As a regular viewer of sports including, but not limited to basketball, M.M.A., and football, it’s imperative for me to have a site that I can use that will organize all the information I want to know about various athletic events. That site is the SportsCenter application, made by the company that delivers 54% of all consumption of sports news and information in this country. Clearly have figured out the best way to communicate information if they are the leaders in reporting.
This application is a great example of user-centered design and makes it very simple for its users to navigate to the information they need. One of the main components of a successfully implemented user-centered design is knowing what information readers expect to get. In the app, there are multiple ways one can direct one’s self to find what one is looking for. The app has five icons at the bottom: one is the home page, with scores and news pertaining to recent sporting events, one is the favorite page, which allows the user to filter the news they receive that only pertains to their favorite sports and teams, one is the sports page, which allows the user to pick which sport they want to read about, one is for ESPN radio, and one is for WatchESPN which has highlights and live events being broadcasted.
The information design of the application is as good as it gets. It’s very easy to understand, because the format of the application is very similar to the format of social media apps like Twitter, Facebook, and Instagram, where navigation is at the bottom, and there are a search and setting icons at the top. Using a similar format as other popular apps makes the interface easier to learn for the user, makes the experience more enjoyable, and ensures that they will continually use the app. It’s very easy to search for either general or specific information thanks to the categories on the page.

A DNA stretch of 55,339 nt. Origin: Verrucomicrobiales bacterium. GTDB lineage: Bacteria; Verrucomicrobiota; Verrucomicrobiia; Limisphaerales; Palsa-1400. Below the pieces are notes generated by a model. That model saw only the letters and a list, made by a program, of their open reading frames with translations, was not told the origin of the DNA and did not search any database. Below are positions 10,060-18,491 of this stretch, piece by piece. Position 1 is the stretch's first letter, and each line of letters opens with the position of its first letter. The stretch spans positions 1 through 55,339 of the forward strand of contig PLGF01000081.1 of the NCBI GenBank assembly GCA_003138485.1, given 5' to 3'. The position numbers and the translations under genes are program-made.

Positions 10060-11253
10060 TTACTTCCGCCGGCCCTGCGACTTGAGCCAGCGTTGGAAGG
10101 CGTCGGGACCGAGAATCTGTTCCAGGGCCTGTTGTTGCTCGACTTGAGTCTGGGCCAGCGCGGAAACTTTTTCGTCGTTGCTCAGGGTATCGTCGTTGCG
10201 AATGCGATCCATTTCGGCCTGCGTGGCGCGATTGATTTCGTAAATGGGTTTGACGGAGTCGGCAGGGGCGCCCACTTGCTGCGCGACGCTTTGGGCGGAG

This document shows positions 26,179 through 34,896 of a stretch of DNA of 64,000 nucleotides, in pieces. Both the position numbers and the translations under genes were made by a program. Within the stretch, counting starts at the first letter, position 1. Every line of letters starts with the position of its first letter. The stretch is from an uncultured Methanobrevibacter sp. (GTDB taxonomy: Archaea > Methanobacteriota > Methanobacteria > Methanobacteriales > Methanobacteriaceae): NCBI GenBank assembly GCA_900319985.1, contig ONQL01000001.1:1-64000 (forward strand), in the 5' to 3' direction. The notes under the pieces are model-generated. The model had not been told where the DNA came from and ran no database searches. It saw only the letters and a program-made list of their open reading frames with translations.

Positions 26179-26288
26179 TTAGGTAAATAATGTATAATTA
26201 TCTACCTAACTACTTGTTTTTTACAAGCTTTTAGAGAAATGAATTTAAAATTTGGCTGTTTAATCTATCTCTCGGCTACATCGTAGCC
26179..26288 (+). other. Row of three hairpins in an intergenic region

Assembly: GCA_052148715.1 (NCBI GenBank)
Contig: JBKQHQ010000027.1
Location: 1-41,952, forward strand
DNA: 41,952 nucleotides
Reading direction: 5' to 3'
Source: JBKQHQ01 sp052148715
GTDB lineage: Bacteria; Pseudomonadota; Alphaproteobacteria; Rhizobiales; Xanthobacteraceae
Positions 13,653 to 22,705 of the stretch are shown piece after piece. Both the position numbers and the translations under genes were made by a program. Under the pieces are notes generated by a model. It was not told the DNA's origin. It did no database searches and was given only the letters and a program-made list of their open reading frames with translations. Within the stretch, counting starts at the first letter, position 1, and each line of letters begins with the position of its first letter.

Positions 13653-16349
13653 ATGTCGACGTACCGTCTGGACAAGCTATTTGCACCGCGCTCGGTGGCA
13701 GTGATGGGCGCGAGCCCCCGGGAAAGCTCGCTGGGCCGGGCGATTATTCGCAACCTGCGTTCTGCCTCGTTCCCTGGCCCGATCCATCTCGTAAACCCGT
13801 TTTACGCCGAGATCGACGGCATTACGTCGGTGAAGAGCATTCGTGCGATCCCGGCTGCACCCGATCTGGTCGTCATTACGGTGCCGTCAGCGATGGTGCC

The only advertisements in the app take up a very small space between the blocks of information that are reported on the page. There is no unnecessary information presented on most of the pages, everything is pertaining to what the user wants to see.
Potential and Shadow Audiences
The users of this application are a large audience with both varying and similar interests. People come to this application for a variety of reasons, so the audience consists of people looking for scheduled start times of events, looking for statistics and highlights, and people who are just trying to be as updated as possible in the world of sports. Since the app is made for anyone who wants to know anything about what’s going on in the world of sports, it’s hard to think that there are unintended audiences for the content of this app.
In terms of sentence design, there really isn’t a whole lot in the app, unless the user goes into a specific article, because most of the text is headlines. Most of the titles of the articles and news updates are very easy to comprehend because the use an approach similar to the BLUF methodology. Some examples of this are “Brock Lesnar returns”, and “Johnny Manziel Sued.”
When it comes to publishing the reports, there is often ways to make a title more interesting so that readers are more likely to click. According to Nazvi Careem, the best way to write a sports report involves several steps, but one of the most important is to just give the reader the information they want in the headline and phrasing it to maximize interest. Even though the headline is where the most general information lies, it can be considered the most crucial because it has a significant impact on who will read the article.